The excitement is palpable, the tickets are nearly all sold and the stadium is a technological marvel.

NHL commissioner Gary Bettman only needs one more thing for the league's second outdoor game ever in California, on Feb. 21 when the San Jose Sharks host the Los Angeles Kings at the $1.3 billion US Levi's Stadium, to be a success.

"We're going to need it about 40 degrees cooler on the day of the game," Bettman told San Francisco 49ers owner Jed York at a news conference Thursday in Santa Clara, Calif., promoting the matchup.

Bettman spoke on a day when the temperature was right around 90 degrees, obviously not ideal conditions for a hockey game. But as long as there's no rain storm, Bettman is confident the ice will hold up just fine in February after watching the success of last season's outdoor game between the Kings and Anaheim Ducks at Dodger Stadium in Los Angeles.

"As soon as we saw what we had at Dodger Stadium, we knew we were coming up here," Bettman said. "We knew the Sharks wanted it and they kept saying, 'If you can do it there, you can do it here.' As soon as we saw what an incredible success that game was, there was no question we were coming."

Tickets went on sale to the general public starting Thursday and fewer than 5,000 remain, according to Sharks chief operating officer John Tortora. Tortora said he expected to see those sold quickly and anticipated a capacity crowd of 68,500 for the game.

'It will be a lot of fun. It will be a great event for the fans, for the city and for the players as well.' - Sharks D-man Marc-Edouard Vlasic on Feb. 21 outdoor game vs. Kings

"I think it tells you a lot about our fan base and the growth of hockey in California," Sharks general manager Doug Wilson said. "To me, this is a celebration of both those things. All the players that have played here, the fans that have supported us, the community. We take this as a great compliment and a great opportunity to continue to grow our game here."

For Sharks players who have watched other teams play outdoor games around the league, the opportunity to play in front of this many fans at a spectacle like this is an opportunity they will cherish.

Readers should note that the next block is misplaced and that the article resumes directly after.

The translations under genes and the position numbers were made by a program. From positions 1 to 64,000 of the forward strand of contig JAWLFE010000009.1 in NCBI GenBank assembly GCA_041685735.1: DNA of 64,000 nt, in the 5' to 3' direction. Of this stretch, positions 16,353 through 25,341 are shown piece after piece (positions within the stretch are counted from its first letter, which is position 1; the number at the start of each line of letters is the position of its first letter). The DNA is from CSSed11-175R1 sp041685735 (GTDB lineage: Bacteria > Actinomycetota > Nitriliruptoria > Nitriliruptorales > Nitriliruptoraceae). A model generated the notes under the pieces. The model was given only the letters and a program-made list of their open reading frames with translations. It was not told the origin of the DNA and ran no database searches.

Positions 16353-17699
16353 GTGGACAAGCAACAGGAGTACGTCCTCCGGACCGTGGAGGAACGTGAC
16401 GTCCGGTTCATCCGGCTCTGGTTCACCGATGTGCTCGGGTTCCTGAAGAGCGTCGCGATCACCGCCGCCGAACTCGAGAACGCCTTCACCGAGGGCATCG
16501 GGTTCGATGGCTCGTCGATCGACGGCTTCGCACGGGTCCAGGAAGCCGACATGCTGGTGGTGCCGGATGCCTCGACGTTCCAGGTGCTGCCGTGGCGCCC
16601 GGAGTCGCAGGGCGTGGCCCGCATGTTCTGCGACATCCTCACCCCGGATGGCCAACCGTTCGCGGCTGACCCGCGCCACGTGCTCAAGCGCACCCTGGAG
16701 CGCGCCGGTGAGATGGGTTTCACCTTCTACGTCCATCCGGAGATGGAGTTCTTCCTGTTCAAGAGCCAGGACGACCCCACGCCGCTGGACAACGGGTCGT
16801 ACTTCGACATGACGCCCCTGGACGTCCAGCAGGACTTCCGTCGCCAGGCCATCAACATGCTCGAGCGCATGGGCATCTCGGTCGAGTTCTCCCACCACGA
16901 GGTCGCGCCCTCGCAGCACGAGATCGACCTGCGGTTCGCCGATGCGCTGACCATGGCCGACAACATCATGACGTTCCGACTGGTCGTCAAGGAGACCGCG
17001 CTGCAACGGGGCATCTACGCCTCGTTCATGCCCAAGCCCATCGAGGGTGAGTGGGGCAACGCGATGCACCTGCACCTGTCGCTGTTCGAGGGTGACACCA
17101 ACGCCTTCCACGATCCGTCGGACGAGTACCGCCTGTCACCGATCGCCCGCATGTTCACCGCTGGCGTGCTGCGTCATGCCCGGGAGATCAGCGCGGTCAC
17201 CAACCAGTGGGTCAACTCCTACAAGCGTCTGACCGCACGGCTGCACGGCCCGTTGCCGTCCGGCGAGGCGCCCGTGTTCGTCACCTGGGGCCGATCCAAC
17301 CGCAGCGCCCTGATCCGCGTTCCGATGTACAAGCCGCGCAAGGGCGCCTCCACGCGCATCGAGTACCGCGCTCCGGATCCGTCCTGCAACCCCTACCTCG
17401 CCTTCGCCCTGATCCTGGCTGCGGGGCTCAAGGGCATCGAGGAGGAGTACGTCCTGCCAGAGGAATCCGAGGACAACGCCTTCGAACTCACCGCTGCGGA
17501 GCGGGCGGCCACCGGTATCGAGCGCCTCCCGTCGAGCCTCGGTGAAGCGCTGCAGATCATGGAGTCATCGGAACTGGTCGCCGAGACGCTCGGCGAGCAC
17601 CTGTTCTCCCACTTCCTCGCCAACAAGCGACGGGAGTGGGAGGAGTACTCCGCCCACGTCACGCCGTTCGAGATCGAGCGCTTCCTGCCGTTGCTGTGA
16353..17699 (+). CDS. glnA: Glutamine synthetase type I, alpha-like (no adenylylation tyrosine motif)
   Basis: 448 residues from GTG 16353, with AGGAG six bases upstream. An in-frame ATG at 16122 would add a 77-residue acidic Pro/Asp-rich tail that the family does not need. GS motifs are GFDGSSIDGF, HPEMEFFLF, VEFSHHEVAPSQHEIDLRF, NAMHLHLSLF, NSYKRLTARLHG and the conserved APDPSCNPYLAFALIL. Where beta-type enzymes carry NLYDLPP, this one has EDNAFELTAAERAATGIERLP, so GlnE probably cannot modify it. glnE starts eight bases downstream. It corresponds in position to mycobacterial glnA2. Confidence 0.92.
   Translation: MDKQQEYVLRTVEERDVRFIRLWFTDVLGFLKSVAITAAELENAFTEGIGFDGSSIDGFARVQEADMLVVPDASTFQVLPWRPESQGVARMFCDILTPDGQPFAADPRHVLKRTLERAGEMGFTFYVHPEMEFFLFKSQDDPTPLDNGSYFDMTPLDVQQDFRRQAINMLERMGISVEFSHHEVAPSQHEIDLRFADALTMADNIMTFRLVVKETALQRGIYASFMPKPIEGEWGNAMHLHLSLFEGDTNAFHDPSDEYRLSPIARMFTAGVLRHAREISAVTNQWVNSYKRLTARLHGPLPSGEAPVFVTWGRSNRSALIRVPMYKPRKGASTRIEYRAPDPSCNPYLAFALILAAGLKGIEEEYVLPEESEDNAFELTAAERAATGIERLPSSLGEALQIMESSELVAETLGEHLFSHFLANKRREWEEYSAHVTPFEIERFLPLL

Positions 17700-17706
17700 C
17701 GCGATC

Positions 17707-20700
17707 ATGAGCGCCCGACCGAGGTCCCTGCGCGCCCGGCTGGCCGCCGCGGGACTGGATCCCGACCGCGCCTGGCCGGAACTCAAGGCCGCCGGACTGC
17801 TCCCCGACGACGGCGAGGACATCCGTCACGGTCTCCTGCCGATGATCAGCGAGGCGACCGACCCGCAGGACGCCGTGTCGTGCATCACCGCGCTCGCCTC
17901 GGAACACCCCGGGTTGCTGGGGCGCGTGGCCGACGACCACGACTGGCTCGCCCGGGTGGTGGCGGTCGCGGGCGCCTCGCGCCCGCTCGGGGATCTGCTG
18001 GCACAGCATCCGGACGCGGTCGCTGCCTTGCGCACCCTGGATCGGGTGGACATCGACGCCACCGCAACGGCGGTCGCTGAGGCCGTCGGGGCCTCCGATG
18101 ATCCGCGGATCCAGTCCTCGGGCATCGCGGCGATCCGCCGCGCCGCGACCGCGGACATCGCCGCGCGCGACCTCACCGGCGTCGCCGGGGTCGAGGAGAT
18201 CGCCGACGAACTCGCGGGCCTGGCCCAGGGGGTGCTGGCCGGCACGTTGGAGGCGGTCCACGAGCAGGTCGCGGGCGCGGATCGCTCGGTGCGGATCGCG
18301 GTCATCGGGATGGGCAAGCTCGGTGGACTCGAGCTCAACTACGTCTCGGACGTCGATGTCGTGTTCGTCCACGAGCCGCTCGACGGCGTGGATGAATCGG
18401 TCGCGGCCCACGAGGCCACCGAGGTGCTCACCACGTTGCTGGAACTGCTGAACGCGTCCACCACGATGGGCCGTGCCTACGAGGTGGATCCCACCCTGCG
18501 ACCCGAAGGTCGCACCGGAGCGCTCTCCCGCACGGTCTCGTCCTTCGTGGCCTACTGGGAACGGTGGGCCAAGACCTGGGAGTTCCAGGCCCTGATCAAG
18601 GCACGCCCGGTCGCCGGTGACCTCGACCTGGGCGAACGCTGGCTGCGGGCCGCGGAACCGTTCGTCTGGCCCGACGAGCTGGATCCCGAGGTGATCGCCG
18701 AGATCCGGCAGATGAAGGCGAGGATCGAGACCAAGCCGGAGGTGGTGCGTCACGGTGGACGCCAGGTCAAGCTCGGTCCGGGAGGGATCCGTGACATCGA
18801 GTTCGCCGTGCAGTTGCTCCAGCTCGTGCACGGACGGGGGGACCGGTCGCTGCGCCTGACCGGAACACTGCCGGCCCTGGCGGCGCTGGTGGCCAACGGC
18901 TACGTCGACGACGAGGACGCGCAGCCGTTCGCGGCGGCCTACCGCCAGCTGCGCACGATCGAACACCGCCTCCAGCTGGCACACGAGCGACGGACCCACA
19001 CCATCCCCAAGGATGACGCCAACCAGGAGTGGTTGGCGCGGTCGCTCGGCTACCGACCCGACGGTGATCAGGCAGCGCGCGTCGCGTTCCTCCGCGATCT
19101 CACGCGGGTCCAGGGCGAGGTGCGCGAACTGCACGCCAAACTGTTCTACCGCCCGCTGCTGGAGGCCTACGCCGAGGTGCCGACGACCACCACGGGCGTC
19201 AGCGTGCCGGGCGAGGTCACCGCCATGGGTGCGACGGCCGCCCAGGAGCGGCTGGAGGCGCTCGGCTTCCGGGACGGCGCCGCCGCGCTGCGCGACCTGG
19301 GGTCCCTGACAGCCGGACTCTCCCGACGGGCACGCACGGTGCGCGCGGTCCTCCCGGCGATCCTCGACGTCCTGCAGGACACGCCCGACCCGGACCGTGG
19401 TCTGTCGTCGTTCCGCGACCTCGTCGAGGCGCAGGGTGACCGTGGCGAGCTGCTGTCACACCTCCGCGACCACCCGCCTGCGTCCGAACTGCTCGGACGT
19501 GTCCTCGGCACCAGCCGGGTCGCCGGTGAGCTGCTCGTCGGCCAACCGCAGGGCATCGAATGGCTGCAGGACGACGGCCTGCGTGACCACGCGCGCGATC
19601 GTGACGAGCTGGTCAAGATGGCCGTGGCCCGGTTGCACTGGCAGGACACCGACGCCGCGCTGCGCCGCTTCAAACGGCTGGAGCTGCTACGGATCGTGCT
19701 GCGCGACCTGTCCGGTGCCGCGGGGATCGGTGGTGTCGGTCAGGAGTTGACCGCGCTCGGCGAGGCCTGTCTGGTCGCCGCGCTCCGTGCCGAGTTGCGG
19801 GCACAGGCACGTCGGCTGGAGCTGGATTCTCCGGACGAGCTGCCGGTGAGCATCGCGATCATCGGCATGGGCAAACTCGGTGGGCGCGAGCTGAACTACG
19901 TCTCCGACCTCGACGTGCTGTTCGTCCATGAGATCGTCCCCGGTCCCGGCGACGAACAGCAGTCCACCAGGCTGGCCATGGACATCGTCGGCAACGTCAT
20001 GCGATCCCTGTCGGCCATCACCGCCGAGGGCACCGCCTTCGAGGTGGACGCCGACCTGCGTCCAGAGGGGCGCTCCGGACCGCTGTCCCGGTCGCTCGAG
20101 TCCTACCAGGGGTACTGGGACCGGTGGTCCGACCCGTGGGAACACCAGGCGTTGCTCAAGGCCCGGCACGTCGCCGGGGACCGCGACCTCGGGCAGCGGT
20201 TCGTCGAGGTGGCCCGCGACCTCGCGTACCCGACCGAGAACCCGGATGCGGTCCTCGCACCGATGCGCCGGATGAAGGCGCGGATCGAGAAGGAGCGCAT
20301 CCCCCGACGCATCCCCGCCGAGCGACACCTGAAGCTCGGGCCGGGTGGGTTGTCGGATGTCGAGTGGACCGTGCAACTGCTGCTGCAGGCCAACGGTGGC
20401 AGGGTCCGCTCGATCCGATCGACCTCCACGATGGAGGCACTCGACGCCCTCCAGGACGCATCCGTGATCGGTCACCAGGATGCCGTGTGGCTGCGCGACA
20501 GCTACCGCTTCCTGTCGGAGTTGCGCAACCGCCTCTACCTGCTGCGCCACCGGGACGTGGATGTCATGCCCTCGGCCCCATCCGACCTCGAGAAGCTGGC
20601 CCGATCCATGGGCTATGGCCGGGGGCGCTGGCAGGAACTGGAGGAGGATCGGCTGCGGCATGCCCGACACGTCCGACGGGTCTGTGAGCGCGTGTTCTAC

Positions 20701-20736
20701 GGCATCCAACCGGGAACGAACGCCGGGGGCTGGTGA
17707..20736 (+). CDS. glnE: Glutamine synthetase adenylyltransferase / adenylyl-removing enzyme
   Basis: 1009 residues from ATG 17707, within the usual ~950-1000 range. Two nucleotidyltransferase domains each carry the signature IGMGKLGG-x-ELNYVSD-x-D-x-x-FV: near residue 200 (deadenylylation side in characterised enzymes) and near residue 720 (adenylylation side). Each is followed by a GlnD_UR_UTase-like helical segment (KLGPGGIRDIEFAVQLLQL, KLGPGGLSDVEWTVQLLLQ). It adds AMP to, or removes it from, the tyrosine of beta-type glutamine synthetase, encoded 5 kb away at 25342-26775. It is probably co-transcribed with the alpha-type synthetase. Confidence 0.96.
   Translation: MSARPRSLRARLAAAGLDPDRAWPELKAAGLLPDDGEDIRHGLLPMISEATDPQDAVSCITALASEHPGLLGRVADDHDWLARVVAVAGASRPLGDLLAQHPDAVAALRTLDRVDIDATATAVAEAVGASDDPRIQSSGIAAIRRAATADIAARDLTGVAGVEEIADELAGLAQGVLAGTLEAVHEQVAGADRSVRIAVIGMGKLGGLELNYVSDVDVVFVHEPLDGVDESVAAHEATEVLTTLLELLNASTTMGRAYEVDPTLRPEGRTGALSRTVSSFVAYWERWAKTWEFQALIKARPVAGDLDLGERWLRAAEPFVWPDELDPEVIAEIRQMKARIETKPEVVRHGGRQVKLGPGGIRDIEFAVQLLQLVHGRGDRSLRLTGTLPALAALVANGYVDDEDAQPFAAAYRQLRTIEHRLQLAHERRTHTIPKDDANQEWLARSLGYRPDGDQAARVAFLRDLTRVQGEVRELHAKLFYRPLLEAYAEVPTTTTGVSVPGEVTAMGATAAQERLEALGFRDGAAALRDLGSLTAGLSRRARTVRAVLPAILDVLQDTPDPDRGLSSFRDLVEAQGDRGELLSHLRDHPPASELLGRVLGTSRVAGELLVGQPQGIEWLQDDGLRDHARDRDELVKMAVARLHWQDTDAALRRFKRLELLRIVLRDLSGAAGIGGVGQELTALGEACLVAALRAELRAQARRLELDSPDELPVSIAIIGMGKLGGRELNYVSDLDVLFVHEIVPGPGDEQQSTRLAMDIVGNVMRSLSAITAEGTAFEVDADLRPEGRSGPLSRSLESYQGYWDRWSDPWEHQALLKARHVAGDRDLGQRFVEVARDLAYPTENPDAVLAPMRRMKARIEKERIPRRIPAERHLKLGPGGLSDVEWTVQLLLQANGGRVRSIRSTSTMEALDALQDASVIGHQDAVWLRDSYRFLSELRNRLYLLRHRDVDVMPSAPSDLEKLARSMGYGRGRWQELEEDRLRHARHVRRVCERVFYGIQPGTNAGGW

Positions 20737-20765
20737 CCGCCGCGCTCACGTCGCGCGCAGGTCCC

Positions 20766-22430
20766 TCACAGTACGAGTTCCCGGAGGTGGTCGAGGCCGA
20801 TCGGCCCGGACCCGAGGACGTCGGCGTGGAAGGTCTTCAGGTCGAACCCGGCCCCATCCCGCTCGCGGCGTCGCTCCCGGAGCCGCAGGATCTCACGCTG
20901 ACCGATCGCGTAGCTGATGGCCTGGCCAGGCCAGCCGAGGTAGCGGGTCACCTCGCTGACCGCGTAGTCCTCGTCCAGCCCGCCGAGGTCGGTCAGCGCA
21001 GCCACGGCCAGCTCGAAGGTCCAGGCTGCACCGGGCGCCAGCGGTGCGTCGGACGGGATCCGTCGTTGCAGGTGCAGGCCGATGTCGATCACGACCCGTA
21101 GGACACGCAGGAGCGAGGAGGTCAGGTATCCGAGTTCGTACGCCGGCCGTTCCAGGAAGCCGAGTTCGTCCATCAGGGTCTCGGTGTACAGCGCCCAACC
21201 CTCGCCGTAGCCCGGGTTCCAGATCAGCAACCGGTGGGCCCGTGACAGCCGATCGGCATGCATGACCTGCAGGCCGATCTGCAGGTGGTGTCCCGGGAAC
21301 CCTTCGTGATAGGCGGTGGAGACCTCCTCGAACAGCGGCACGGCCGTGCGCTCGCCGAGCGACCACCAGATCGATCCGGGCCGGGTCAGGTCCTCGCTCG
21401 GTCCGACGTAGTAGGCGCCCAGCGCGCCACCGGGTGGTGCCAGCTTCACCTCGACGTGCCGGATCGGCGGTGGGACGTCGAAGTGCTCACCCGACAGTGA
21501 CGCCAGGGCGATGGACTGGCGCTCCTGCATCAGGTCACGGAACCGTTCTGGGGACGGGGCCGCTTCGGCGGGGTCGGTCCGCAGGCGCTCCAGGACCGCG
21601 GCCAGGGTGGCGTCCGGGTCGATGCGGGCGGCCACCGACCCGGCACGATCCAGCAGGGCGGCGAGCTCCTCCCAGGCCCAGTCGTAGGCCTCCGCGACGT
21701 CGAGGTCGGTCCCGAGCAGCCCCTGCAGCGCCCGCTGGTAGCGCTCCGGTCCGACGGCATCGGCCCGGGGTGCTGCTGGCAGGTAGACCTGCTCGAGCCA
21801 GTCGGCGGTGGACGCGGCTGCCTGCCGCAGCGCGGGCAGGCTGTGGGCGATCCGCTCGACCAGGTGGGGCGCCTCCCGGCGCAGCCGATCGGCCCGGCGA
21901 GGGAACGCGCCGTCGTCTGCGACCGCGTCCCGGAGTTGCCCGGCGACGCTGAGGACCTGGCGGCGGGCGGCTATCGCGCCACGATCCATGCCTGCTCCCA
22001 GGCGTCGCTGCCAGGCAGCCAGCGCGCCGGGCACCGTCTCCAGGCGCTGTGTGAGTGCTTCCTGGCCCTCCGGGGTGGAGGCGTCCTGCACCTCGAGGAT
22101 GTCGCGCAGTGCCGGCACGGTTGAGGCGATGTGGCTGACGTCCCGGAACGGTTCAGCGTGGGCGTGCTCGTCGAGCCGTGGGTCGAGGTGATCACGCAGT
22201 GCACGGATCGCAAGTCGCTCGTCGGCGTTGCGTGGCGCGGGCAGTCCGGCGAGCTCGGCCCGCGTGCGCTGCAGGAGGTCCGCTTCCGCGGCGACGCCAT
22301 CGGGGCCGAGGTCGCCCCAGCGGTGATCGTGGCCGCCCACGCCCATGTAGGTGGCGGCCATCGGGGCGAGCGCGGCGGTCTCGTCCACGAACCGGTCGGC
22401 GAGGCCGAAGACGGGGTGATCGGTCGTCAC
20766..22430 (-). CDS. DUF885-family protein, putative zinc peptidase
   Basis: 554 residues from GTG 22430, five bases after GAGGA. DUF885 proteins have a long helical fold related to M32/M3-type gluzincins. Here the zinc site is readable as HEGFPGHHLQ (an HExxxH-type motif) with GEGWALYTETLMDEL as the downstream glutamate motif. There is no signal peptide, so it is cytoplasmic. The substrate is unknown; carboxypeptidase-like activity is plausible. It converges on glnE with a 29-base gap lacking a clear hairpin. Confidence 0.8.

"When I was a kid when there was nobody watching," defenceman Marc-Edouard Vlasic said. "This with 70,000 fans will be different. It will be a lot of fun. It will be a great event for the fans, for the city and for the players as well."

Bettman said there were a few main factors in holding the game in Santa Clara instead of at the more picturesque AT&T Park in San Francisco, including how technologically advanced the newer stadium is, the proximity to the Sharks fan base and the higher seating capacity.

The 49ers connection to hockey didn't hurt either.

York is a longtime hockey fan whose family used to own the Pittsburgh Penguins. York's mother, Denise DeBartolo York, even has her name engraved on the Stanley Cup for when Pittsburgh won it in 1991.

Wilson and 49ers general manager Trent Baalke have also become close friends over the years, trading secrets about how they approach their jobs.

"If you go over to the 49ers training facility, when you first walk in the first picture is of a Stanley Cup. Pretty interesting, huh?" Wilson said. "Jed's funny. Jed's younger than a lot of our players. But, his history, he knows the game, knows the players and talks about it. Trent Baalke's college roommate was [former NHL player] Joel Otto at Bemidji State. I always kid Trent, I think he's a hockey guy in a football world."